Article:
Salman Ahmed Shaikh
In simple words, science is knowledge established by observation and experimentation through an objective process. Science tries to disentangle useful knowledge about the matter so that this knowledge can be put to effective use. For the physical world, this effective use encompasses understanding the nature of physical phenomena and using that understanding in applications of matter in developing and advancing technology.
As far as understanding the properties of matter is concerned with the objective of making our lives useful, religion does not oppose science at all. There is no inherent conflict between science and religion if the scope of both science and faith are duly understood and acknowledged. Islamic worldview does not oppose the use of various tools for obtaining useful knowledge and then using that knowledge for material ends both at an individual and at the societal level.
When one reads Qur’an, Allah is again and again inviting people to ponder over their creation, environment, ecology, design, variety and balance in the organization of matter in the universe in order to decipher the meaning of life amidst all these manifestations.
There is no restriction on planning or in using material resources provided to us by the Creator. In fact, Islam disapproves monasticism, encourages economic pursuits and asks us to choose the easier of available alternatives to provide comfort in our lives as well as for others. Both the intellect and the matter to which we apply our intellect are created by Allah.
The question of ‘why we exist’ is the focus of religion. The question of ‘what exists and how’ is the focus of science. The drive for mutual help, engendering compassion, respecting biodiversity, intergenerational resource equity and sustainability requires upholding values which are strengthened by religion.
Prof. Krauss explained that “’Why’ implicitly suggests purpose, and when we try to understand the solar system in scientific terms, we do not generally ascribe purpose to it.” The conflict between science and religion appears when a descriptive falsifiable scientific theory is presented as a substitute and evidence to support a godless philosophy of life. Theory of evolution attempts to describe the process through which life comes to exist in different varieties. All this theory can support is that different forms of complex life did not come to exist all of a sudden and at the same time. It merely identifies and explains intermediate steps in the long chain of events. The theory does not concern with the question of the meaning of life itself.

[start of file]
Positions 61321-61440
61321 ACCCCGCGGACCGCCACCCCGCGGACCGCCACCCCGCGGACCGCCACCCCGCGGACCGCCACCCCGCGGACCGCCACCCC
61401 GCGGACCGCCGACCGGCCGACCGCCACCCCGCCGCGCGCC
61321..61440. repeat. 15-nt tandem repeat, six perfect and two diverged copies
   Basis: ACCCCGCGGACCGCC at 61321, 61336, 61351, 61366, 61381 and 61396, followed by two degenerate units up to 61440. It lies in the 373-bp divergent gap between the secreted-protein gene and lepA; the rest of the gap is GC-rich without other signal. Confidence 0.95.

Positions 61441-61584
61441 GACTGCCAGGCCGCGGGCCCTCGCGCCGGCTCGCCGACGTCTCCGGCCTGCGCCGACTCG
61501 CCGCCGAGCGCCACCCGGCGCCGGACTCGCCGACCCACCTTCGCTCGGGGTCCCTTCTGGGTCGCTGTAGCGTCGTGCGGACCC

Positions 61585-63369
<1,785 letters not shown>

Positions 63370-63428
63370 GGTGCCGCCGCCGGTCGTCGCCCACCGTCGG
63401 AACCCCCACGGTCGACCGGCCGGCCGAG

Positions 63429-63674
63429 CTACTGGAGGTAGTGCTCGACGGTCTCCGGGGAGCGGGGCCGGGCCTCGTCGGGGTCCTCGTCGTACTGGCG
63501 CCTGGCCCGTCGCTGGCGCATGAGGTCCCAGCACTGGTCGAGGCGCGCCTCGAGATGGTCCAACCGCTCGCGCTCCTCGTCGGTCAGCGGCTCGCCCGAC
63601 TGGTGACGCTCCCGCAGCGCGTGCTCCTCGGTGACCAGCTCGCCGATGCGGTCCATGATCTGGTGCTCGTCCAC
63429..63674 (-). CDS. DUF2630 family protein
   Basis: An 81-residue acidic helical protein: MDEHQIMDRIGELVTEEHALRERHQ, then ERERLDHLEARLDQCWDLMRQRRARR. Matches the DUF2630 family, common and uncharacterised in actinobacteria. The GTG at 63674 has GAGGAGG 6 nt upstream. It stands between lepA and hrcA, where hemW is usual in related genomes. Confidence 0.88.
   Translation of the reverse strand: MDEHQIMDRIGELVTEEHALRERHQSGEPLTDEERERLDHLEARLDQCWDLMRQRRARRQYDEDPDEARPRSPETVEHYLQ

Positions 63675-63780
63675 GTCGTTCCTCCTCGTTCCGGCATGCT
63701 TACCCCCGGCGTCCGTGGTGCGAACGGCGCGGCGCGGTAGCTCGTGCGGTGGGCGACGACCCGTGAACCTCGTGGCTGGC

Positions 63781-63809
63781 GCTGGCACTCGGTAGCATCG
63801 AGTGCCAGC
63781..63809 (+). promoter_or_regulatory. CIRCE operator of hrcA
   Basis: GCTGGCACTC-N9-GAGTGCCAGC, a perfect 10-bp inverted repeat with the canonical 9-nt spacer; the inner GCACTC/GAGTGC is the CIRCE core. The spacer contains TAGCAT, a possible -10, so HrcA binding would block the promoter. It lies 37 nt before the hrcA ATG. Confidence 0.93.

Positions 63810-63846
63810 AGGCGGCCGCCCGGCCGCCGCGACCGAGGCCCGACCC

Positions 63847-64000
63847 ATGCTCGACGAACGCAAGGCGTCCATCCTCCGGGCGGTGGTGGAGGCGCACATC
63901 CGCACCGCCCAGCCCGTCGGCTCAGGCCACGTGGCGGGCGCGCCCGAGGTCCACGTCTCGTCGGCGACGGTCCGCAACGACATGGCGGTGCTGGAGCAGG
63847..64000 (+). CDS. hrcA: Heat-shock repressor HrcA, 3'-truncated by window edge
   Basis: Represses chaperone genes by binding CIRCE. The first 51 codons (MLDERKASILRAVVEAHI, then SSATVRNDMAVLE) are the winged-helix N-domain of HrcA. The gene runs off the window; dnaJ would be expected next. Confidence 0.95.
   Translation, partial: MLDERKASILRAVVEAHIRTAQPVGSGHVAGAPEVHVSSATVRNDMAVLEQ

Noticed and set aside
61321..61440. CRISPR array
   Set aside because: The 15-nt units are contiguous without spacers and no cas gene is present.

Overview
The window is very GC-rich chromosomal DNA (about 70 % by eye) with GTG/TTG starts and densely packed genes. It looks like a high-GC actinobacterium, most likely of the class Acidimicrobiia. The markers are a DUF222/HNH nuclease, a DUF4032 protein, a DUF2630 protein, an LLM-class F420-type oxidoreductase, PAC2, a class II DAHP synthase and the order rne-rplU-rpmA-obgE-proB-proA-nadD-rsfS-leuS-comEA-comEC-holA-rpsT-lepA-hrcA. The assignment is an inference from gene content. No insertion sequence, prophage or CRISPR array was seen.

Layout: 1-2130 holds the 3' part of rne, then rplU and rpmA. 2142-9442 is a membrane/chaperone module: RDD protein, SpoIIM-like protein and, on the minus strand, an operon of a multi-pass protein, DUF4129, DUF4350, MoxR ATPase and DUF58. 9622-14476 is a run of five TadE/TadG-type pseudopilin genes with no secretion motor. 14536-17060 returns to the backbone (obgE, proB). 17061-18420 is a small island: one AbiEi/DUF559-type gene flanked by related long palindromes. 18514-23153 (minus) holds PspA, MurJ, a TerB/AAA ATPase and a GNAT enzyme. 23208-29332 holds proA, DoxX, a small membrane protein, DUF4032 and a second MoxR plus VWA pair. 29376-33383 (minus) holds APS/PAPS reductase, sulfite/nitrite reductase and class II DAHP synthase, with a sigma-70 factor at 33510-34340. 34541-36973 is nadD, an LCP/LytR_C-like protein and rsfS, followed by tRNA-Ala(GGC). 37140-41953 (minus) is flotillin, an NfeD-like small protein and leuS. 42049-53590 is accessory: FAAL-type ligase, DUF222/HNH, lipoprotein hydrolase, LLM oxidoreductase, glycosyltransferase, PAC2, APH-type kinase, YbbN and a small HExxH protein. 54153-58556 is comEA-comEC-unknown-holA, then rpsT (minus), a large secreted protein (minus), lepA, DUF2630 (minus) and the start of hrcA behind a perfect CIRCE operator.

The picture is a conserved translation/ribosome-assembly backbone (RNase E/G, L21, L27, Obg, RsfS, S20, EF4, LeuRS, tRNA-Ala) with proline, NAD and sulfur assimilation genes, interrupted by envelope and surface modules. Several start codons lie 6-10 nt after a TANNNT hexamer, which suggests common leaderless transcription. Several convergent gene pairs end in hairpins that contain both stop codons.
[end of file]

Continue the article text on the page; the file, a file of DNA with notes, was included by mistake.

A descriptive theory might or might not adequately describe the physical process, but if it transcends boundaries of physical explanations and starts giving the philosophical meaning of the reality, then the latter endeavor is not within the scope of science. Theory of evolution might be an admissible scientific explanation of physical process if the evidence supports it, but the Darwinian View of Life is a philosophical conjecture. Prof. Richard Dawkins sums up the Darwinian of Life as follows:
“In a universe of electrons and selfish genes, blind physical forces and genetic replication, some people are going to get hurt, other people are going to get lucky, and you won’t find any rhyme or reason in it, nor any justice. The universe that we observe has precisely the properties we should expect if there is, at bottom, no design, no purpose, no evil, no good, nothing but pitiless indifference.”[i]
Elisabet Sahtouris in her address at International Institute of Advanced Islamic Studies in Malaysia stated:
“Western secular scientific cosmology gave us a creation story in which you have a non-living universe starting with a big bang running down forever afterwards through entropy and then life evolving as an endless uphill struggle against this entropic destruction in which you have to compete to succeed. Unfortunately, eventually, the whole universe washes away because entropy overpowers life. Now to me, that is the most depressing creation story that any culture has ever told. There is no life in it except a losing battle in competition.”
The aversion to science emanates from misplacing the scope of both religion and science in society. The disservice to promoting science comes from scientists who mix their personal views with Science. One well known Physics Professor in Pakistan wrote: “If Muslim societies are to develop technology instead of just using it, the ruthlessly competitive global marketplace will insist on not only high skill levels but also intense social work habits. The latter are not easily reconcilable with religious demands made on a fully observant Muslim’s time, energy, and mental concentration: The faithful must participate in five daily congregational prayers, endure a month of fasting that taxes the body, recite daily from the Qur’an, and more.”[ii]
Thus, it is important for the torchbearers of science to know their scope and highlight what they can offer to society in terms of curing diseases, improving food production and easing transport and communication systems, for instance.
[i] Dawkins, R. (1996): River Out of Eden: A Darwinian View of Life, UK: Basic Books.
[ii] Hoodhbhoy, P. A. (2007). Science and the Islamic World – The Quest for Rapprochement (Physics Today, 2007).